Ndlani Project, Kenya
Street Kids Village
This award winning project is without doubt, one of the most amazing success stories for street children and orphans in Africa and home to more than 6,000 over the last 20 years.
This children’s village in Northern Kenya, rescues and rehabilitates street children and orphans from the massive Kibera slum surrounding central Nairobi, and other city slums throughout Kenya. The village is home to more than 6,000 children and youth. Some were orphaned through HIV and AIDS and others were living on the streets due to poverty or home violence, and heavily involved in crime and prostitution. Over 500 recent arrivals lost their families through the post election violence of 2007, including 90 young girls having given birth due to rape during the violence.
Street kids and orphans don’t have parents or a government to provide their education, so we are their only chance. We are working with our partner-on-the-ground to provide them with schooling and a family environment, where they can get the necessary skills to be independent and valuable contributors to their communities. This is a project that has sustainability and empowerment of the community, strategically built into it’s foundations and is one of the most outstanding project models in Africa.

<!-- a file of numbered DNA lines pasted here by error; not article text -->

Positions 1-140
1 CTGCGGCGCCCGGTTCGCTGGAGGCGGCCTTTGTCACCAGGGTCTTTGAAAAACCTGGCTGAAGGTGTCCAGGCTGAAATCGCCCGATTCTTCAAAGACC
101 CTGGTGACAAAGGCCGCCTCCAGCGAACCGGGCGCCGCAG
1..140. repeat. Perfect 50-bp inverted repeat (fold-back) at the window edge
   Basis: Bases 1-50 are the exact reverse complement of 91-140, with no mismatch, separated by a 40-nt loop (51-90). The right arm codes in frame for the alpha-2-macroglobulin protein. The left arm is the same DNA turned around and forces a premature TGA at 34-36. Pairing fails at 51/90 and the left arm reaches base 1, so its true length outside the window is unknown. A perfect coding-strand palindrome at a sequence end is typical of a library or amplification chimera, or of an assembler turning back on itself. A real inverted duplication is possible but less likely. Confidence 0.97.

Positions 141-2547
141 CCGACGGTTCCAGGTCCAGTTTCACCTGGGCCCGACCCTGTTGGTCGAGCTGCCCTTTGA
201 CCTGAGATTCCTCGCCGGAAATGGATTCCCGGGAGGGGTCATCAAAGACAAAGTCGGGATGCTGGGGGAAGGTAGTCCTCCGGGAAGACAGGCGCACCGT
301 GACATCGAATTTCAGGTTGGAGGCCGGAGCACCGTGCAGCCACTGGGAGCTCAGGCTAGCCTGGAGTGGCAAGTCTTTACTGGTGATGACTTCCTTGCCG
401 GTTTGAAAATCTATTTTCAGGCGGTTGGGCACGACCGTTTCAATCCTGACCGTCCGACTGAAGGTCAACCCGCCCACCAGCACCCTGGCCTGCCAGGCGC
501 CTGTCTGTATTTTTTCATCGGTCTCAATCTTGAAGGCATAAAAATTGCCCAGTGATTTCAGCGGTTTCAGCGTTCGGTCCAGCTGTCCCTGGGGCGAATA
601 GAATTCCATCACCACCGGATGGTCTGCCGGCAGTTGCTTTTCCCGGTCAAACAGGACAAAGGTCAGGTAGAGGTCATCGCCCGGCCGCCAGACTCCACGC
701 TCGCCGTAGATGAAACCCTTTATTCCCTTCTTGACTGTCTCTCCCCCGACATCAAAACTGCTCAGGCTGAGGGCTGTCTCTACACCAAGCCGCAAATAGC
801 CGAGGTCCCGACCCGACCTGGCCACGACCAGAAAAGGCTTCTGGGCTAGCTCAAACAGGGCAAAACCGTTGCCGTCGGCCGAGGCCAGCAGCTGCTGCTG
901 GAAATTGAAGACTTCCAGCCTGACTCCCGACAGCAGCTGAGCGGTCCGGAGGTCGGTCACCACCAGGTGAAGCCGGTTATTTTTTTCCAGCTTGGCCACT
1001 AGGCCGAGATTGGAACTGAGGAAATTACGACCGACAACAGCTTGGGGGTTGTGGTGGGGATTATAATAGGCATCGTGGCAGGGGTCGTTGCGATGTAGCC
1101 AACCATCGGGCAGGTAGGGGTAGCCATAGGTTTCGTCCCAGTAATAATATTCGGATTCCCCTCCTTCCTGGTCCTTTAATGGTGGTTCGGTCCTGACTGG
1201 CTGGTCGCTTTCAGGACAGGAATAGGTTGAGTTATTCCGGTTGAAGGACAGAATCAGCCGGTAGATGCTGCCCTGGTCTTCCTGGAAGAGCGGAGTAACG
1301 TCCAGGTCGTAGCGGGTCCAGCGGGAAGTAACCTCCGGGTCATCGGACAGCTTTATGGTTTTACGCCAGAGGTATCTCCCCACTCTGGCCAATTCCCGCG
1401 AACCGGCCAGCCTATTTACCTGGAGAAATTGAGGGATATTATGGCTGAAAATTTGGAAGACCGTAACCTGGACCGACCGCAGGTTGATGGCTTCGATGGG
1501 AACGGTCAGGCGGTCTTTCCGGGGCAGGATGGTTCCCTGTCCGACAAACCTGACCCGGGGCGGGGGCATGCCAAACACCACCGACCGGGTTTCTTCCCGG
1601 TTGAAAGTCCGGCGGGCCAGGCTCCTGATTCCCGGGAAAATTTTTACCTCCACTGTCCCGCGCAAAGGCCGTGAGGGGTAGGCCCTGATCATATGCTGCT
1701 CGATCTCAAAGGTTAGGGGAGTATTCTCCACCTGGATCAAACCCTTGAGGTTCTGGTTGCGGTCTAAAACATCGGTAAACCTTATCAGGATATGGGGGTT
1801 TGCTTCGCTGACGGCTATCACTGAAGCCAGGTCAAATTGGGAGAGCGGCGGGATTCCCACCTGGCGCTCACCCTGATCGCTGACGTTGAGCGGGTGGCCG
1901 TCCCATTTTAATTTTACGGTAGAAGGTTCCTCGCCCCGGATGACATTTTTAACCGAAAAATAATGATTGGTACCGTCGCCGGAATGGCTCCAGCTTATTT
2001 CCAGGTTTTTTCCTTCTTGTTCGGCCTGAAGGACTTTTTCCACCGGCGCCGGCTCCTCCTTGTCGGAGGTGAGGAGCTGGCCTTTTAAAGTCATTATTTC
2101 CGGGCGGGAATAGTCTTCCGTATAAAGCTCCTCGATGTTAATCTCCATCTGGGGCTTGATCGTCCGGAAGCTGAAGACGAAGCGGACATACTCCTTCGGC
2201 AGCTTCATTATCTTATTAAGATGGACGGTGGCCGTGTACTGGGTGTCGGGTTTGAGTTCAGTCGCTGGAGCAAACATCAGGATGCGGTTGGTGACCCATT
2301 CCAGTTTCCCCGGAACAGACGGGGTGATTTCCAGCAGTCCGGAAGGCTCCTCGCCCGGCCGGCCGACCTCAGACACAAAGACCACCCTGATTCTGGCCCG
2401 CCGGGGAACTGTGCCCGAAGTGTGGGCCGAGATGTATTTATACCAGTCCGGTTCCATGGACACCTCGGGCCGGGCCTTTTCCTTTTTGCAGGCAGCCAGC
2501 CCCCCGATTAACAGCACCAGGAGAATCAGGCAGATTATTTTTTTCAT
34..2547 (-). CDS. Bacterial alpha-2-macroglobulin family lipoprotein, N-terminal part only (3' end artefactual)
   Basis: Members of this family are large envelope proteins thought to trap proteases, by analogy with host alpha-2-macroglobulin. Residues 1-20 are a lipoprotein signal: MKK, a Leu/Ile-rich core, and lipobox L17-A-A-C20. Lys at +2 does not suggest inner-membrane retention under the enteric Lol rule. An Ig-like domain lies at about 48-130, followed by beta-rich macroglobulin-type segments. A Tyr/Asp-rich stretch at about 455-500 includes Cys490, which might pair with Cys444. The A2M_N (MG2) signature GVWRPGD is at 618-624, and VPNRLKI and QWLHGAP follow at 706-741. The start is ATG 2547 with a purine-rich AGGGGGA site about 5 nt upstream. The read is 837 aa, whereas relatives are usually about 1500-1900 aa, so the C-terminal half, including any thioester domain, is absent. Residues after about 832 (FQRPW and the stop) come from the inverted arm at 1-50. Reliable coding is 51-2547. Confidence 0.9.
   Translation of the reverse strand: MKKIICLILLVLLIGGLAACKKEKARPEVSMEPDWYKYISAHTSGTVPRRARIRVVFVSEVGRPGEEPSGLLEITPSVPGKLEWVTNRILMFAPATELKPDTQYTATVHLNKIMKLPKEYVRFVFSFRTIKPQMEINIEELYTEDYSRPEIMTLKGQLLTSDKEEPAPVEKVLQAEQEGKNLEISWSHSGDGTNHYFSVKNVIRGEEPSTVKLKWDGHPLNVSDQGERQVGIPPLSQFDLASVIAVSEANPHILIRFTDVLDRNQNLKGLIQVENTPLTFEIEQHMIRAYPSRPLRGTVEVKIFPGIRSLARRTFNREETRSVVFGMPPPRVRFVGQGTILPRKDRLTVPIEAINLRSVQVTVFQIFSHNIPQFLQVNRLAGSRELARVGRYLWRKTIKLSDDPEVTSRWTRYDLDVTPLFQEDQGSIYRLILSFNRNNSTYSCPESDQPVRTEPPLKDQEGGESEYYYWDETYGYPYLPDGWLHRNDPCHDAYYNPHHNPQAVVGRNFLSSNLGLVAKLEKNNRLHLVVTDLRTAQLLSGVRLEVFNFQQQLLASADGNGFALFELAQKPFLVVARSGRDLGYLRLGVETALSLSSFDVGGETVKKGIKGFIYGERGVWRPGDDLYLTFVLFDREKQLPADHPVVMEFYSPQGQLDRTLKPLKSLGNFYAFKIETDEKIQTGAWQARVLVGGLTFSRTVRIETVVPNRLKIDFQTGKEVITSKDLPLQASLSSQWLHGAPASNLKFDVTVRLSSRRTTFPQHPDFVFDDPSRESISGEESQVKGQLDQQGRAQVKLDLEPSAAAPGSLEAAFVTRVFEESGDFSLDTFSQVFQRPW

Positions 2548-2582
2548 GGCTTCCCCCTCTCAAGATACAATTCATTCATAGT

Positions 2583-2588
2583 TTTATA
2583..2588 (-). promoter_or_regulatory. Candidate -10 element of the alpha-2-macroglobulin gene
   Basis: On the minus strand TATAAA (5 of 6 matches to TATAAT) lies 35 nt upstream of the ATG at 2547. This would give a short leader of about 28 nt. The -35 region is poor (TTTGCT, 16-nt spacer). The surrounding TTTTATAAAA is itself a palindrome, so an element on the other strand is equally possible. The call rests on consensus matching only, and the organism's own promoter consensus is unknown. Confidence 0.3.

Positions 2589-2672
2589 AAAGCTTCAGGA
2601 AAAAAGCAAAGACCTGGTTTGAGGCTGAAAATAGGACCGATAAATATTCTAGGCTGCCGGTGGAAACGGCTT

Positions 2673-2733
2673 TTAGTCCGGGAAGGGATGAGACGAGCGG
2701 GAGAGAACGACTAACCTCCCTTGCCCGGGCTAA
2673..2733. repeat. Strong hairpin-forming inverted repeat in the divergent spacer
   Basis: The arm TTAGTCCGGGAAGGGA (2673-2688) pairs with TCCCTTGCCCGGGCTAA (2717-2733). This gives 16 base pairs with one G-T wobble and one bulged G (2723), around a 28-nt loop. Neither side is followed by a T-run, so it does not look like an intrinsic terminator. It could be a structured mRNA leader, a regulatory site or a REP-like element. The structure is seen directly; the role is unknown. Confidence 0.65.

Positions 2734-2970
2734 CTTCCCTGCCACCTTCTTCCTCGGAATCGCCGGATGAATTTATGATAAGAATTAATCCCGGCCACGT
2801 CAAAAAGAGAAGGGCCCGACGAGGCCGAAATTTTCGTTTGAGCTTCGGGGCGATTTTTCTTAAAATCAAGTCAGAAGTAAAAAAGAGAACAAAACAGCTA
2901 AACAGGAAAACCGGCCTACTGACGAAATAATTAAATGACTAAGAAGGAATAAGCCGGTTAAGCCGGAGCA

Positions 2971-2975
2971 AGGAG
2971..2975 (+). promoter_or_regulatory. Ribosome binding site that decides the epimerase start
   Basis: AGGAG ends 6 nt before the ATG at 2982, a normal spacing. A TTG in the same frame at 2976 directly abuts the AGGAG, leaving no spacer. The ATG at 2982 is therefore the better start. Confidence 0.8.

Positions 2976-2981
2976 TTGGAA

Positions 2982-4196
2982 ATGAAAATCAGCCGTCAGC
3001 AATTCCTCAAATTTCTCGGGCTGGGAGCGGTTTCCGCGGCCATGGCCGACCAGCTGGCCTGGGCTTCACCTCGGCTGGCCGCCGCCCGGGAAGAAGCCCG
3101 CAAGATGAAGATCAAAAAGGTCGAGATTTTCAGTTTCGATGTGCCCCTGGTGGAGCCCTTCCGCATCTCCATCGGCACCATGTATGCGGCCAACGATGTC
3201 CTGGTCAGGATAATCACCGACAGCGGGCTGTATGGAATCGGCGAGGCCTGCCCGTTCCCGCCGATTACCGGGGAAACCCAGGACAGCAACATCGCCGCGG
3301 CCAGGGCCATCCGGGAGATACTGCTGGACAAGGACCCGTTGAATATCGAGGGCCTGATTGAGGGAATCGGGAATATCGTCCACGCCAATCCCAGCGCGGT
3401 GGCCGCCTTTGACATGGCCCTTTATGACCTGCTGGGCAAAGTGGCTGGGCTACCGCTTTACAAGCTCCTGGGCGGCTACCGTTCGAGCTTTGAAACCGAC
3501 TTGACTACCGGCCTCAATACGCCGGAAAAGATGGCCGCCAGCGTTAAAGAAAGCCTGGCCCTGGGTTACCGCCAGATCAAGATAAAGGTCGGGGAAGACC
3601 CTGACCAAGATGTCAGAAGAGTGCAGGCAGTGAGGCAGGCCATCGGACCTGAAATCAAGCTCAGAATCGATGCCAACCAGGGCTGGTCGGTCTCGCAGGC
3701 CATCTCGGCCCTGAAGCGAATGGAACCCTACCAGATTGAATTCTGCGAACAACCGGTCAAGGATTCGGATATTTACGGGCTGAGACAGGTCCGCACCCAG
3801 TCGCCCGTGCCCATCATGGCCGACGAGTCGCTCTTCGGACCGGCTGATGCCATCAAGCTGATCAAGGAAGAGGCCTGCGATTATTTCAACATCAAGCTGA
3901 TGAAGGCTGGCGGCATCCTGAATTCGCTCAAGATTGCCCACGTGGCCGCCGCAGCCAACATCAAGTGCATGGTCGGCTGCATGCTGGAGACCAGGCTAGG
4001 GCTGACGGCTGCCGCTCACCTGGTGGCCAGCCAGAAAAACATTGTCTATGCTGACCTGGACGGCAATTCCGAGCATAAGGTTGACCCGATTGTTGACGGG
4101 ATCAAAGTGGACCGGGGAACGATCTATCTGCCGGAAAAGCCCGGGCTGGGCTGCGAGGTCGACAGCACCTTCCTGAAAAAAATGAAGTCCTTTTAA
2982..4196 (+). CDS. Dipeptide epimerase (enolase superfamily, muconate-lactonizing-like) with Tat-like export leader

The school in this project is number 22 in the Kenyan league tables and number 1 in the province. Many children have topped the nation in art, sport and academic subjects. The sports team are even representing East Africa. Many students from the program have been sponsored to attend universities in Kenya and around the world, qualifying in medical, educational, agricultural and sustainability fields. Students are also offered apprenticeships in building, organic farming, mechanics, hairdressing and tailoring. Part of the builders training is to construct new homes for the street kids and orphans. So far, Global Angels has provided funds for 3 homes to be built for over 100 children to live in. (See photos of the homes at the bottom of this page).
Others have earned EU organic farming qualifications and the apprentice farmers provide Europe with Kenyan organic french beans, grown in the green houses on site. The rich variety of vegetables and fruit are supplying 1,000 people in the community with food and is also helping to reforest Kenya with native trees, specially adapted to the climate. This year, many of these young people are waiting for scholarships to give them further education in Kenya, and micro-loans to start their first small business after gaining their apprenticeships.
Daniel Bedingfield, Molly Bedingfield and filmmaker, Rohan Tully visited the project in 2009.